In addition, Showalter explains the artistic, social and historical context for the groundbreaking novel that takes place on one day in June in 1923. You can also read her article on the topic, “Exploring consciousness and the modern: an introduction to Mrs Dalloway,” on the British Library website. At that link, you can view 165 images of Woolf’s notebooks for the novel and for her essays published in The Common Reader (1925).

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The new major summer exhibition at the Bath & North East Somerset Council-run Bloomsbury Rooms: Modernism, Subculture, DomesticityVictoria Art Gallery will recreate some of the famous Bloomsbury Group’s interior designs. The exhibition, A Room…

Source: ‘Designs’ on the Bloomsbury Group

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Aaron Gell will edit the male-centered blog, Beta Male.

A recent article by Jia Tolentino on the feminist blog Jezebel.com titled, “Sheesh, There’s a Reason Women Are ‘Totally Crushing It’ at the Confessional Essay” channels Woolf several times as Tolentino analyzes the future existence of a “new pop-up blog at New York Magazine, a six-week project called Beta Male.”

This new “pop-up blog” will highlight men’s writing, (and presumably, celebrate “beta males”) with a particular interest in the male confessional essay.

The editor of the new blog, Aaron Gell, who is the executive director of Maxim.com, sent out a call for submissions which Leah Finnegan published at Genius.com. Gell calls for men to “demonstrate” that they too can be “introspective” like women writers:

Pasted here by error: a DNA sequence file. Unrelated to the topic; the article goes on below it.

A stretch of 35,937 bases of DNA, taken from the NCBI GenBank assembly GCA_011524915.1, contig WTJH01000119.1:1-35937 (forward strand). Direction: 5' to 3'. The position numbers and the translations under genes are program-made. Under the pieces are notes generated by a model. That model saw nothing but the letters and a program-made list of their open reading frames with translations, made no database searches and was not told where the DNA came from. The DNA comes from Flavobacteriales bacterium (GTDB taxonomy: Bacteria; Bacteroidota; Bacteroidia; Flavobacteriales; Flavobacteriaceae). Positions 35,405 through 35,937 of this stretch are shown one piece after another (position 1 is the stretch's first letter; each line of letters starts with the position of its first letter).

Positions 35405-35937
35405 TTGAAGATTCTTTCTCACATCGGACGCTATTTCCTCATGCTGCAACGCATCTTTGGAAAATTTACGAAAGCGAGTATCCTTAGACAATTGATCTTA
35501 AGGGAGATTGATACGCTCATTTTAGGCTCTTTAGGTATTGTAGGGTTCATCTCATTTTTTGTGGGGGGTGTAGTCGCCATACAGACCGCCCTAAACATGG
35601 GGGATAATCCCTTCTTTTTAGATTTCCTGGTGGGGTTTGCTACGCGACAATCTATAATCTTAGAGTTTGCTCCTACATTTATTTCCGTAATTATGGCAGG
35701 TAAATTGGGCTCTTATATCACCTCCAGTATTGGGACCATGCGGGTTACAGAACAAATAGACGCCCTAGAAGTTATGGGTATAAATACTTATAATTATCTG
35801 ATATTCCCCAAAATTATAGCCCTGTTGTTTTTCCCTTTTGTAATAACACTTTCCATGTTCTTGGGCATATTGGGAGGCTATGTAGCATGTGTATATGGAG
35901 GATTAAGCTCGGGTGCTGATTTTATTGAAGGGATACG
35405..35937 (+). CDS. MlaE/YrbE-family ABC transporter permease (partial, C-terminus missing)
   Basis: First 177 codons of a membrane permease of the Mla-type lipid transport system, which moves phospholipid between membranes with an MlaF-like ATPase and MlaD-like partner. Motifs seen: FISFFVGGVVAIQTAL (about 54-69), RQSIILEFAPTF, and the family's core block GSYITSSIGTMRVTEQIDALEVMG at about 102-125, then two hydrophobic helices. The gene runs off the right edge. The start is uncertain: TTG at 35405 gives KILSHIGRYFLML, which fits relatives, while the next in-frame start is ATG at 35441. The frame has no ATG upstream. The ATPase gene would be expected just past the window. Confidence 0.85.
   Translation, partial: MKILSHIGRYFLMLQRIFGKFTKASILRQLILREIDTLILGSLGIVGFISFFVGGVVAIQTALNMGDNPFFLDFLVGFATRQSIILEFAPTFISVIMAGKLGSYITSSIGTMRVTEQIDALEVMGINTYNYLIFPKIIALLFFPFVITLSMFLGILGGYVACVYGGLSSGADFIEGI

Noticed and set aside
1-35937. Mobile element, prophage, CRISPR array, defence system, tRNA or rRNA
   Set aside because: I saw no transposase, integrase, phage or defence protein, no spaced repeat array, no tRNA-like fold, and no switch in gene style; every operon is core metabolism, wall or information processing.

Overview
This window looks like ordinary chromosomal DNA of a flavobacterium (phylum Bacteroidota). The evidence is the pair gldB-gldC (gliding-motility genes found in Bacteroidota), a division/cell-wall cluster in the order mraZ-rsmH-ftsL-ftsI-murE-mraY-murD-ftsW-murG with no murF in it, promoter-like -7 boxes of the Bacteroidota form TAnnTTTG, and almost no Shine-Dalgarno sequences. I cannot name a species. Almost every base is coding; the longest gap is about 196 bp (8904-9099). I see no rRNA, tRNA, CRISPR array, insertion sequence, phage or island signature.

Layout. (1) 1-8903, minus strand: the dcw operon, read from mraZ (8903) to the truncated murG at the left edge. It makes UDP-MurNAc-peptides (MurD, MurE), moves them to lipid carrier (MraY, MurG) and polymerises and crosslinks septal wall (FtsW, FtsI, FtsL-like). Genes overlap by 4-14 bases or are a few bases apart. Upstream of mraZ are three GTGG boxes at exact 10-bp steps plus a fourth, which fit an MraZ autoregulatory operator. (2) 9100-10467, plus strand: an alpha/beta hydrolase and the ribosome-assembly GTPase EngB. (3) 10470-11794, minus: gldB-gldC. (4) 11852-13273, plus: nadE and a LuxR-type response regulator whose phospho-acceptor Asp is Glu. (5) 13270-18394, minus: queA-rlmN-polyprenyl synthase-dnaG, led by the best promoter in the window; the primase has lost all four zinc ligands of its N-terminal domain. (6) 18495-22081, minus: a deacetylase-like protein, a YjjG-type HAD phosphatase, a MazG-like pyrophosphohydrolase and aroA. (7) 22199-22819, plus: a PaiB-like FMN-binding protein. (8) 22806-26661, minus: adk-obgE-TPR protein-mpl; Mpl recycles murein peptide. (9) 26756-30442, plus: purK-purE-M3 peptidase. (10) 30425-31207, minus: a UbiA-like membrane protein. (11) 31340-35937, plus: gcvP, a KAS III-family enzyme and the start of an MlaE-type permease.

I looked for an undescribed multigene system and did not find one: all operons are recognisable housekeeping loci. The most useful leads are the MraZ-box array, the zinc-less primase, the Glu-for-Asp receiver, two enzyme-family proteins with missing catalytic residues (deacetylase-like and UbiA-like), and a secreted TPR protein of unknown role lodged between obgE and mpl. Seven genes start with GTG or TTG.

Among the many areas in which women are just totally crushing it lately (sheesh, women!) is the confessional essay. We would like to demonstrate that men can be introspective and self-aware, too. So by all means, whatever you pitch me, try to include a personal essay idea or two. These can be about sex and relationships, family, work, friendships, race, art, beauty, obsession, the body, war, childhood celebrity crushes, parenthood, butt play and/or shoes.

Tolentino alludes to (and links to) Woolf’s A Room of One’s Own several times as she questions the “outlets available for men to confess things about their personal lives online” and the confessional nature of women’s writing. Tolentino writes:

And as we are now in a cultural moment where people are—thankfully—interested in learning about social structures and what life is like for people who have suffered greater hardships, we have, to mixed effect, progressed on the personal essay front from “A Room of One’s Own” into sort of “A Room of One’s Own, Wallpapered With Identity and the Particular Difficult Things It Brings.”

Do men need a new room of their own in which to write and publish?

Or is the whole world their room?

Read Tolentino’s full post here.

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Alice Lowe, a Woolfian who contributes to Blogging Woolf, writesVirginia Woolf about what writers such as Virginia Woolf have taught her about solitude.

I acknowledge in my essay that the topic has been done to death, & I ask what I could possibly add to it. My own take, that’s what, which draws not just from personal experience but from …

Source: Solitude, blessed solitude…